If you were partially at fault for your injuries, “comparative fault” is the system used in determining whether you were entitled to compensation. It is the system of fault apportionment that the U.S. and England have used historically. Before the rule evolved to what it is today, if it was determined that your injuries were even 1 percent due to your own negligence, you were unable to recover anything from the party who was 99 percent negligent. However, only a select number of states still follow this anachronistic system known as contributory negligence. Florida is a “pure comparative fault” system, and we will discuss what this means and how comparative negligence factors into your personal injury case.
Florida Is A Pure Comparative Negligence State
Florida follows a “pure comparative fault” system, which means that your level of negligence isn’t a bar to recovery for your injuries, even if you were found to be mostly at fault. Florida negligence law establishes that “contributory fault chargeable to the claimant diminishes proportionately the amount awarded as economic and noneconomic damages for an injury attributable to the claimant’s contributory fault, but does not bar recovery.” Essentially, if the jury finds that you are 80 percent at fault for the accident, 20 percent of your damages are still available to be recovered from the other party. Be aware that many states use a modified comparative negligence system, which bars recovery if the claimant is either 50% or 51% at fault, depending on the state.
Joint and Several Liability In Florida
The question of who you can recover compensation from, and for how much, comes up when three or more parties may have been at-fault for the accident. Florida got rid of the old legal principle of “joint and several liability,” which allowed people to select who they wanted to recover the full amount of damages from. For instance: the driver of Car A was injured in an accident that the jury determined was caused by both Truck B and Car C. Truck B is 90 percent at fault and Car C is 10 percent at fault. Under “joint and several liability,” if Car C has better insurance than Truck B, you could choose that Car C pay all of your damages even though they share fault. Florida law has changed, and now mandates that drivers involved in multi-car collisions solely take responsibility for the fault percentage they are liable for.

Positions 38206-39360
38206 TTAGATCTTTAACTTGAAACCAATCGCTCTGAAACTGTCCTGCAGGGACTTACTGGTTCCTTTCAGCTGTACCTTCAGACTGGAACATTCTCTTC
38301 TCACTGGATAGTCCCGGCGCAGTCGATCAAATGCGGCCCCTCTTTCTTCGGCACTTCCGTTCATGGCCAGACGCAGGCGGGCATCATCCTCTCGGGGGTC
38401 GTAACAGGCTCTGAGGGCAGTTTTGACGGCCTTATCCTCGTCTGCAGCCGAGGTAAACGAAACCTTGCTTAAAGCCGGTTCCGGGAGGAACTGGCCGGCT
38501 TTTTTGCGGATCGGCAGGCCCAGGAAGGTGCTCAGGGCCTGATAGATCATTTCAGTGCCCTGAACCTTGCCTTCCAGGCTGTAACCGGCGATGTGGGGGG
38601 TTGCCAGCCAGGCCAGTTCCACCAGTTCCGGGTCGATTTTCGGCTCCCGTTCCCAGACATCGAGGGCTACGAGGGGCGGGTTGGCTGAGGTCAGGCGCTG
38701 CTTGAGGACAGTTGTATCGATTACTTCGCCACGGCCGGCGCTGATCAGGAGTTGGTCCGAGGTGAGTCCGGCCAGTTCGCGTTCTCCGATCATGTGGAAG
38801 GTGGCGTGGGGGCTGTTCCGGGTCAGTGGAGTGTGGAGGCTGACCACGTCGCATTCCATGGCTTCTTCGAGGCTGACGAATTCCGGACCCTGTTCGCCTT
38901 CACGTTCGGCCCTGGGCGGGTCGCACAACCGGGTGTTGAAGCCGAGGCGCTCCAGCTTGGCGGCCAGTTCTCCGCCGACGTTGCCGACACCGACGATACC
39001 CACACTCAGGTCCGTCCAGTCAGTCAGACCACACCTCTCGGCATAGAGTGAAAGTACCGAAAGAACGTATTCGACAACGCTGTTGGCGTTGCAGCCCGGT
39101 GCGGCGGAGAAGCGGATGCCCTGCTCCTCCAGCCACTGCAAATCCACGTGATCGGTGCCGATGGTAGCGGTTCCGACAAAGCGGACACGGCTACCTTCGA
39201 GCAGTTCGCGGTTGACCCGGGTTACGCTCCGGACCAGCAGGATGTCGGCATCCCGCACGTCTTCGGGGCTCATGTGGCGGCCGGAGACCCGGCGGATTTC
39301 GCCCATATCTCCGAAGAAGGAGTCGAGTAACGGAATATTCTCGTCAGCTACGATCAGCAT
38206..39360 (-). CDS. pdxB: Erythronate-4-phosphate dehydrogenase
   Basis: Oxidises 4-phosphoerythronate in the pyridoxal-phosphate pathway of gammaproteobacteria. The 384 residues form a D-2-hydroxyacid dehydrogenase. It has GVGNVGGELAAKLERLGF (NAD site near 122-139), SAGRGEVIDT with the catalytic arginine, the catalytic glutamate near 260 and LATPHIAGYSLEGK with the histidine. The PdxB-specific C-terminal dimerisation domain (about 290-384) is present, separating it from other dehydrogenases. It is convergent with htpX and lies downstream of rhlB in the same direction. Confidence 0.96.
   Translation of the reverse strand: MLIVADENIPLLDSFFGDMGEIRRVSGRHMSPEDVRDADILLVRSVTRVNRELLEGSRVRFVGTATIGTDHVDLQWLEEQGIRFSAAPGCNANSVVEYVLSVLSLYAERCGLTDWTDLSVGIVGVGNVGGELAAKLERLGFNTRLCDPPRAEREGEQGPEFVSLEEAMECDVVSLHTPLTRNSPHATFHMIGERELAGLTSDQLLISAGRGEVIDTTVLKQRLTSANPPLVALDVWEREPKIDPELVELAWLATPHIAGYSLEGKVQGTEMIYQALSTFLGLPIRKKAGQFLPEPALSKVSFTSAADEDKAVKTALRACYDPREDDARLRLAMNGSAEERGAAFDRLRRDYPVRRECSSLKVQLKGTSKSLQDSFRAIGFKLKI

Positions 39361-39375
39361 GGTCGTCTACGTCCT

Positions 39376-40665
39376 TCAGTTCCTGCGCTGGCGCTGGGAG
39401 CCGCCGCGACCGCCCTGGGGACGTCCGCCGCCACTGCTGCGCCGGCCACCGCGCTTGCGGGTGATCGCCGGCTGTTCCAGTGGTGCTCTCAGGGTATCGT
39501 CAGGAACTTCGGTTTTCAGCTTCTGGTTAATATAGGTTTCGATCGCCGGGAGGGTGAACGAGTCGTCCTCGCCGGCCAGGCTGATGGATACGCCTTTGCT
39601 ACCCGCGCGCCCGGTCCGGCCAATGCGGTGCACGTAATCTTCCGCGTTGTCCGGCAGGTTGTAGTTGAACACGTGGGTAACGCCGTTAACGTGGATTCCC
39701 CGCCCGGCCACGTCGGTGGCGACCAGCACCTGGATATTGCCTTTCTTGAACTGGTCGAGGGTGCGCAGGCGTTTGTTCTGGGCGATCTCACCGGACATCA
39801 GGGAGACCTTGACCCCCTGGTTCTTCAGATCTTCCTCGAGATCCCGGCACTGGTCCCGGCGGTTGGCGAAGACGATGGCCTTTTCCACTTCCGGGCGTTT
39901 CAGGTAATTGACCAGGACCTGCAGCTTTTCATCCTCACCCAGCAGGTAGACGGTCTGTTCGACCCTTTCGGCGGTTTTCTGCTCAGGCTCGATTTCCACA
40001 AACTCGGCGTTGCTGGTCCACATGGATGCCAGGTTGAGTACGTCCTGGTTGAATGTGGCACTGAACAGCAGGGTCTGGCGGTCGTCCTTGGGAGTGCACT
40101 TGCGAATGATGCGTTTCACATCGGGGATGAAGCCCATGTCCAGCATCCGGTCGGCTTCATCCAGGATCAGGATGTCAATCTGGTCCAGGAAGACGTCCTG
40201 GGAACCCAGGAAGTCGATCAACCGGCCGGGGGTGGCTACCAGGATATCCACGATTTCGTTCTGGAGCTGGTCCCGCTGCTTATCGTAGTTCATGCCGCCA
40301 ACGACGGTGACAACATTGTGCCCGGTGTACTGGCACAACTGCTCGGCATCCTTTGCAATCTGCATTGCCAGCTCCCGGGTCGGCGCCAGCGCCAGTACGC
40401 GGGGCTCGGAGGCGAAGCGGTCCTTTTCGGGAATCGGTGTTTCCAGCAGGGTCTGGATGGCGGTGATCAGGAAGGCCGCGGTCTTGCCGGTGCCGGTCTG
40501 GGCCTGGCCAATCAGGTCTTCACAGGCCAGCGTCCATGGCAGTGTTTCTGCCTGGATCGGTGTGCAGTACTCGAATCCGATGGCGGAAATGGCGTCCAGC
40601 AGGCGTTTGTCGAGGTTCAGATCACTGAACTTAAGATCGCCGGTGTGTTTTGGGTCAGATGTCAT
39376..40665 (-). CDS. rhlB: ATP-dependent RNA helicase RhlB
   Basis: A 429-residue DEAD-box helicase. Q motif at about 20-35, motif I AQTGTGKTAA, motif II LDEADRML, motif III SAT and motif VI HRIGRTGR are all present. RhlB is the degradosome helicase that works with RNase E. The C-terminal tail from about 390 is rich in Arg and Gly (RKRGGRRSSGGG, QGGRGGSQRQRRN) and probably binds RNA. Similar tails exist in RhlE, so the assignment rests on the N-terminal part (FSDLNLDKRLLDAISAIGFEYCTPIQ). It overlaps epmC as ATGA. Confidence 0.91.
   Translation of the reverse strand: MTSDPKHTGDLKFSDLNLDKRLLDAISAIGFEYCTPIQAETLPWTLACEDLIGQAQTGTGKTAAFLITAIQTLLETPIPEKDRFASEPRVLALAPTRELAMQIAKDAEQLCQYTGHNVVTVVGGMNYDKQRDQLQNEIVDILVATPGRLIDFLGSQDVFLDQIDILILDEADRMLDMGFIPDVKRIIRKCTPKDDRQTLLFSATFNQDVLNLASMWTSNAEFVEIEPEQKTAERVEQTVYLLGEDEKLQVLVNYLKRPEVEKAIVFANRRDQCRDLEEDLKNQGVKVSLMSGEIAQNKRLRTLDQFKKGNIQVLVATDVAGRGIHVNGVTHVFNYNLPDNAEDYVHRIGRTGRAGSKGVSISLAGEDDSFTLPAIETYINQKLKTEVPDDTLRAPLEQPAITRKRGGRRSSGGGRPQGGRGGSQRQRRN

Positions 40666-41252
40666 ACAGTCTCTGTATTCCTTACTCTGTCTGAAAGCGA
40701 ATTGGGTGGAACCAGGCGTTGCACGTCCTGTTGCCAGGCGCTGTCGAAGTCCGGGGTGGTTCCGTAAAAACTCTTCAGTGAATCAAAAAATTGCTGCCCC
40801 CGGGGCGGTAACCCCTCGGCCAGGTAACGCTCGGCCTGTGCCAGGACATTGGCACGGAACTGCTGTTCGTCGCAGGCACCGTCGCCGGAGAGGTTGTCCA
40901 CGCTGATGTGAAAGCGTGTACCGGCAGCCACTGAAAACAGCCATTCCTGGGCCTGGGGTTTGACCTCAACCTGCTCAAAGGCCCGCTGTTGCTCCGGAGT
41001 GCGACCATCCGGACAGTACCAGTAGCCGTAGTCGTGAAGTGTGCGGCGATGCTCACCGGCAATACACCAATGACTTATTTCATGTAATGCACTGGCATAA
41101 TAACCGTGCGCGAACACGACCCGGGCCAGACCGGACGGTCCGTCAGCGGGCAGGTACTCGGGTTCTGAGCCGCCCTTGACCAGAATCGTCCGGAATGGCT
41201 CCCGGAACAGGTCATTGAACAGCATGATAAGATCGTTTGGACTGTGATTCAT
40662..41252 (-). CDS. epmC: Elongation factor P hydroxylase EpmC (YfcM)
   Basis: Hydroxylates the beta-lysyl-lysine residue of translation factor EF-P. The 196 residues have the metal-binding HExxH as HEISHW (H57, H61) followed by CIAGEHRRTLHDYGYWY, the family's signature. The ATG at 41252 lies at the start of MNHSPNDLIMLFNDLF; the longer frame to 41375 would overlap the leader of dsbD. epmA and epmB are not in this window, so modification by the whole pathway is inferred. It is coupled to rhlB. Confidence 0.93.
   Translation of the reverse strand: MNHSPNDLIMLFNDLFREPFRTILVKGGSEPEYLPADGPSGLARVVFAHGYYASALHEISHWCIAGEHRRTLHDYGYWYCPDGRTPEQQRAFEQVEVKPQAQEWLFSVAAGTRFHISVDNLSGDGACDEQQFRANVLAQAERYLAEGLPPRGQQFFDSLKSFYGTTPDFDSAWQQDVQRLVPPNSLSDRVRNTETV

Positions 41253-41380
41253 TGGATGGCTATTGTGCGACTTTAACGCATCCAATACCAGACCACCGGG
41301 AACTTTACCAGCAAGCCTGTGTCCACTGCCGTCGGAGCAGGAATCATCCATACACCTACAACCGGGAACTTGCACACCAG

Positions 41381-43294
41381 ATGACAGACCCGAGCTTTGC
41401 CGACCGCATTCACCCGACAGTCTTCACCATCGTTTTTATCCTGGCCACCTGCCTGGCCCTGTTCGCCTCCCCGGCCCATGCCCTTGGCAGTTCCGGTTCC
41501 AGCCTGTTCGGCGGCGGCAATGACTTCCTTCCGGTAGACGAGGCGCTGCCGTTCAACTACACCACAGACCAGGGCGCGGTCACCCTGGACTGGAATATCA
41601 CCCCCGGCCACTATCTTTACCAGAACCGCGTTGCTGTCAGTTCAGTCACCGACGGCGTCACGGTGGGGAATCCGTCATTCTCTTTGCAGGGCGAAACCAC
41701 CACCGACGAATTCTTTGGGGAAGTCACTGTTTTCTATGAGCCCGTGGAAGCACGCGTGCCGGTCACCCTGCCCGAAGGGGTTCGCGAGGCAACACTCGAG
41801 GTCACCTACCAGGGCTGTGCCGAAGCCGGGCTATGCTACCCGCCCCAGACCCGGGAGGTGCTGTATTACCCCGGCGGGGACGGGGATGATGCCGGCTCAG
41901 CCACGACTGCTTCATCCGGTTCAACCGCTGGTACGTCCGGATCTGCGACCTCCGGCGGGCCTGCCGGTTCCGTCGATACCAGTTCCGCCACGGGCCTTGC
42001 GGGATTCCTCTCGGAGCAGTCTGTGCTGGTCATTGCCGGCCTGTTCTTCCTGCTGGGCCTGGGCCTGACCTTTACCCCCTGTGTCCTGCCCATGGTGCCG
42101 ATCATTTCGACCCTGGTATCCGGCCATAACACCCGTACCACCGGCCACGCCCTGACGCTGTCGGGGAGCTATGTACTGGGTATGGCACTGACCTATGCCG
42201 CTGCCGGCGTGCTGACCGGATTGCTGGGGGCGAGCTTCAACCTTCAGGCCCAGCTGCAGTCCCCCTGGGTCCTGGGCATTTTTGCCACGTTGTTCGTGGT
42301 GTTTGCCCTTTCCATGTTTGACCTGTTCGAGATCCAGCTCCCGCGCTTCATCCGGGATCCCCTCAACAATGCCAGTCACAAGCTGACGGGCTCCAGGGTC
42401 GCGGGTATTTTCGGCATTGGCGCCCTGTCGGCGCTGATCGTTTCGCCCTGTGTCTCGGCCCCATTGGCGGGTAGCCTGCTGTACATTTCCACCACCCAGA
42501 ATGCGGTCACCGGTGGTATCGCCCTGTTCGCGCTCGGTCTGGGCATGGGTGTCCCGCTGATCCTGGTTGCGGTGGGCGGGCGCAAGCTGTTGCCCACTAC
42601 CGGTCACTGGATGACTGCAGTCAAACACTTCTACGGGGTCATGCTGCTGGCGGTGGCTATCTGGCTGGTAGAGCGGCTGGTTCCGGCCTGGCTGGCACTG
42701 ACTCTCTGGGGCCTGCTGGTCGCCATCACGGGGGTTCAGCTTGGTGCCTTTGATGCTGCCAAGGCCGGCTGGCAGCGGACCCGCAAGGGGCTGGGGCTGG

Car Accident Claims In Florida
Florida’s pure comparative fault system means that you can sue for damages even if you are found to be partially at fault for your injuries. However, this doesn’t mean that there aren’t other barriers to recovery; there is a medical “threshold” for personal injuries in motor vehicle accident cases under Florida law that your injuries must meet in order to pursue a personal injury claim in Florida courts. The types of cases that meet the threshold are:
- Permanent injury within a reasonable degree of medical probability
- Significant and permanent loss of an important bodily function
- Significant and permanent scarring or disfigurement
Contact Us Today
If you were in a car accident, you may need an experienced personal injury attorney on your side to help you get the compensation you are legally entitled to. Call Rosenblum & Mayer in Hollywood, FL to schedule a consultation today.